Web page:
What disqualifies you from Bariatric Surgery

Bariatric surgery, commonly known as weight loss surgery, is a medical procedure that can be life-changing for individuals struggling with obesity and its associated health issues. However, only some are suitable candidates for this surgery. Bariatric surgery is a significant step that requires careful consideration, evaluation, and adherence to specific criteria. Here, we will delve into the factors that might disqualify individuals from undergoing bariatric surgery treatment.

What is Bariatric Surgery?

Bariatric surgery encompasses various procedures that help individuals lose weight by altering the digestive system’s anatomy or reducing the stomach’s size. Some of the most common types of bariatric surgery include gastric bypass, gastric sleeve, adjustable gastric banding, and biliopancreatic diversion with duodenal switch.

These surgeries are typically recommended for individuals with a body mass index (BMI) of 40 or higher or a BMI of 35-39.9 with significant obesity-related health conditions.

Disqualifying Factors for Bariatric Surgery:

Here are the primary factors that disqualify this weight loss surgery:

BMI Below the Threshold:

Bariatric surgery is generally reserved for individuals with a certain level of obesity. If a person’s BMI is below the recommended range (usually below 35), they might not be considered suitable candidates for surgery. However, each case is unique, and a lower BMI might be acceptable if the individual has severe obesity-related health problems.

Medical Concerns:

Certain medical conditions can disqualify individuals from bariatric surgery due to potential complications. Conditions such as severe heart disease, uncontrolled high blood pressure, liver disease, kidney disease, and specific respiratory issues might make surgery too risky.

Psychological Readiness:

Bariatric surgery isn’t just a physical transformation and demands psychological preparedness. Candidates must demonstrate a realistic understanding of the surgery’s implications and are mentally ready to commit to the required lifestyle changes post-surgery. Individuals with severe untreated mental health conditions or unrealistic expectations may be disqualified.

Unwillingness to Make Lifestyle Changes:

Bariatric surgery is a tool that aids weight loss, but it’s not a magic solution. Individuals must commit to significant lifestyle changes, including dietary modifications and regular physical activity. If a candidate is willing to adopt these changes, the surgery’s potential benefits might be maintained, leading to disqualification.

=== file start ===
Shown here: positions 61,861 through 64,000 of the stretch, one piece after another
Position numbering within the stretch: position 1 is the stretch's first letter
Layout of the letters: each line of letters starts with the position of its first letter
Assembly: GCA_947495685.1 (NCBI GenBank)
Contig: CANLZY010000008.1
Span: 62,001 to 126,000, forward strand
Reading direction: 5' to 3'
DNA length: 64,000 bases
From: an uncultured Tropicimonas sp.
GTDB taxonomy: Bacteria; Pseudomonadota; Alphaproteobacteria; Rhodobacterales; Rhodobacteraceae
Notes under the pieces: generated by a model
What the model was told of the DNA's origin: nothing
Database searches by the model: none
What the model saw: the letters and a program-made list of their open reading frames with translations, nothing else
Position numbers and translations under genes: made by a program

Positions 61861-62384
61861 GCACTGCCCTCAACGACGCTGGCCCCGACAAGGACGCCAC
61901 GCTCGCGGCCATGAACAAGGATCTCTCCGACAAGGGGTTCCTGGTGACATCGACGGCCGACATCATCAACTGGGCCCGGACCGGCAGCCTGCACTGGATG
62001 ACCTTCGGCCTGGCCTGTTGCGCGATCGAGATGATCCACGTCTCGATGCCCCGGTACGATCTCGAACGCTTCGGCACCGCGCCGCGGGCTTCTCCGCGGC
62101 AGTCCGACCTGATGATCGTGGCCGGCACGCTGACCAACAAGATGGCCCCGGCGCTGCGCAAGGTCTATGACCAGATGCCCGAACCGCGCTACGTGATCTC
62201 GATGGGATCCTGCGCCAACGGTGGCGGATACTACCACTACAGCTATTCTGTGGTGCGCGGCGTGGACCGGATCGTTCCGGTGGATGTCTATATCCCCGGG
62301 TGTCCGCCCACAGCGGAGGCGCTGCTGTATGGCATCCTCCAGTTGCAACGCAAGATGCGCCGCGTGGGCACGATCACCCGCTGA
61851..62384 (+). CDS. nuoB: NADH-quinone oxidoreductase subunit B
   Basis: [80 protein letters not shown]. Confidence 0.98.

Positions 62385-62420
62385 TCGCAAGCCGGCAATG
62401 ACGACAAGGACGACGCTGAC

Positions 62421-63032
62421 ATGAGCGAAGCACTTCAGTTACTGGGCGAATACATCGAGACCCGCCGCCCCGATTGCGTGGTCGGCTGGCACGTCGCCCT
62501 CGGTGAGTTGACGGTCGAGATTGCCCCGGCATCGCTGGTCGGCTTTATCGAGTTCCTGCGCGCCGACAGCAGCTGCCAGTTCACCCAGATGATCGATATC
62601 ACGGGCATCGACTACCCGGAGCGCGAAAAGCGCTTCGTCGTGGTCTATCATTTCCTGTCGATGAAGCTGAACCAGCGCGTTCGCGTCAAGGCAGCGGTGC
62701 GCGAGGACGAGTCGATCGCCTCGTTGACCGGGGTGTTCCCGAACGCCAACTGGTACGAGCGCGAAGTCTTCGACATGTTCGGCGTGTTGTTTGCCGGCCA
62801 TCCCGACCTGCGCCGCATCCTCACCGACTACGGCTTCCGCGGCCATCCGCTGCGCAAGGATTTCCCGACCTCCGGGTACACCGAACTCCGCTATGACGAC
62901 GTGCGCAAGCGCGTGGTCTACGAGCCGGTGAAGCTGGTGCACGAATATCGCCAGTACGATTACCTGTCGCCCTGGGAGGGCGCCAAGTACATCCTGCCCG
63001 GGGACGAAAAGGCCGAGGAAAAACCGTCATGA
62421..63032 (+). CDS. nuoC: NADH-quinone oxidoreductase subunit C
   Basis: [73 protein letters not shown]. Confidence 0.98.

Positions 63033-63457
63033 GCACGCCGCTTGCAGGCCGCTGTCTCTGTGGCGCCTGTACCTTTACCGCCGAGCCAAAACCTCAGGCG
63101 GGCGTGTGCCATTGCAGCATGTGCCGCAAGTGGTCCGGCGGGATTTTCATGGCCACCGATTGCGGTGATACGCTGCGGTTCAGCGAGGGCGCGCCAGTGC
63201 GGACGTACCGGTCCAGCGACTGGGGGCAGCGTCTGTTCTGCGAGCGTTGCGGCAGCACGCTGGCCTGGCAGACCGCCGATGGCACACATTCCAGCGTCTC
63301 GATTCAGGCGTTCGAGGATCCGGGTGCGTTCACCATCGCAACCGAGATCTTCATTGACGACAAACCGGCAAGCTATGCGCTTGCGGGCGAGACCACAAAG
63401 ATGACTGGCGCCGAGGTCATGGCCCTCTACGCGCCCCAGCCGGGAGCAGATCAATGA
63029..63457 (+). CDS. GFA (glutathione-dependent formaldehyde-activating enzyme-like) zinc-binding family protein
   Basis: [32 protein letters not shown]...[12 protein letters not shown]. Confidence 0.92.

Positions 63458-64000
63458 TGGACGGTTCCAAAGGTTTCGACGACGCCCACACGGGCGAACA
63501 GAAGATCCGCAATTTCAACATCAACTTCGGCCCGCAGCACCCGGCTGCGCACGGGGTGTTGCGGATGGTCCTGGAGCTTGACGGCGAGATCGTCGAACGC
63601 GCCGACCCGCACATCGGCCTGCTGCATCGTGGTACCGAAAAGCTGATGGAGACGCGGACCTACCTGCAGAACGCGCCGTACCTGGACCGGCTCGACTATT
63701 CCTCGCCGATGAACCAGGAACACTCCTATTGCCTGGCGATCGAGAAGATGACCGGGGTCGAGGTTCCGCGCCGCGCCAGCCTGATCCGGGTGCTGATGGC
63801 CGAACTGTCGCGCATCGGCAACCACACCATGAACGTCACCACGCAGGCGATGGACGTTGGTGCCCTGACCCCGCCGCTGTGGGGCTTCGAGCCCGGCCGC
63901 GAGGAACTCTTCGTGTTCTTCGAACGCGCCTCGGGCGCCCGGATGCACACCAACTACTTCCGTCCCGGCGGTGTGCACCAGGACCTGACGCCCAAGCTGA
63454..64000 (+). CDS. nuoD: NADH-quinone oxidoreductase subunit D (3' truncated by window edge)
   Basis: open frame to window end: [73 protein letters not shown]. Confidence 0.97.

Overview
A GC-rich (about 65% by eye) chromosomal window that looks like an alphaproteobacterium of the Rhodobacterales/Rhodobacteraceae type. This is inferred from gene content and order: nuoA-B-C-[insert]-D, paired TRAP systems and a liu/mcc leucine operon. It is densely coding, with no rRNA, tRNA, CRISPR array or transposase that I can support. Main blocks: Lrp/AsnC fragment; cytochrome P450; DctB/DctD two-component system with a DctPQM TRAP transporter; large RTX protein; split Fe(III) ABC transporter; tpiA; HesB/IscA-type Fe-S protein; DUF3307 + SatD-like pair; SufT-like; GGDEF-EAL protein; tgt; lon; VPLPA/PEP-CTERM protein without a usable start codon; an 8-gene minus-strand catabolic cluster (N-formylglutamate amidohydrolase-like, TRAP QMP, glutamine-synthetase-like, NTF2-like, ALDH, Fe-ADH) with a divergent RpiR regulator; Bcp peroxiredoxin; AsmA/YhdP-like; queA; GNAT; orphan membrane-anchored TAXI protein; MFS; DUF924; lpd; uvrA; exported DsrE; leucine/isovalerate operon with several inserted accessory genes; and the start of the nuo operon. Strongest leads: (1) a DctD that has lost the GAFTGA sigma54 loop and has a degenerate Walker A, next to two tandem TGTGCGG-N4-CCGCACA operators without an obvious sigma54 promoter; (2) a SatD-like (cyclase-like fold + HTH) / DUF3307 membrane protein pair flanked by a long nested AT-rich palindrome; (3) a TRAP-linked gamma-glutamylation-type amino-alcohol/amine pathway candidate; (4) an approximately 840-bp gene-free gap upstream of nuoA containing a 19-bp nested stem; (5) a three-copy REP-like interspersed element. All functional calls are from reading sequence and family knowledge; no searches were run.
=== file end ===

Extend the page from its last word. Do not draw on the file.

Substance Abuse:

Substance abuse, including alcohol and drugs, can hinder the success of bariatric surgery. These substances can interfere with the healing process and jeopardize the desired outcomes. Candidates with ongoing substance abuse issues might be disqualified or asked to address these problems before being considered for surgery.

Unrealistic Expectations:

Having unrealistic weight loss expectations after surgery can lead to dissatisfaction and psychological distress. Candidates expecting a complete transformation or rapid weight loss without effort might not be suitable for bariatric surgery. A balanced perspective on the surgery’s outcomes is crucial.

Inadequate Previous Weight Loss Attempts:

Bariatric surgery is usually considered when other weight loss attempts have been unsuccessful. Candidates who have yet to try conventional weight loss methods, such as diet and exercise, may be asked to exhaust these options before being considered for surgery.

Age and Developmental Factors:

Age can be a determining factor in candidacy for bariatric surgery. Adolescents are generally advised to wait until their bodies fully mature before undergoing weight loss surgery. Additionally, older adults might face increased surgical risks due to age-related health issues.

Surgical Risks:

Some individuals may be disqualified from surgery due to an increased risk of complications. These risks could arise from previous surgeries, specific anatomical considerations, or medical conditions that make surgery excessively hazardous.


It is a temporary disqualifying factor for bariatric surgery. Women who are pregnant or planning to become pregnant in the near future are usually advised to postpone surgery until after childbirth and the postpartum period.

The Final Words!

Bariatric surgery has the potential to offer significant benefits to individuals struggling with obesity and related health conditions. However, only some people meet the criteria for undergoing such a procedure. Medical, psychological, and lifestyle factors all play a crucial role in determining whether someone is a suitable candidate for bariatric surgery.

Individuals considering this option should consult with qualified healthcare professionals at the Royal Cosmetic Surgery Clinic who can assess their unique circumstances and guide them toward the most appropriate treatment path, whether it involves surgery or alternative approaches to weight loss and health improvement.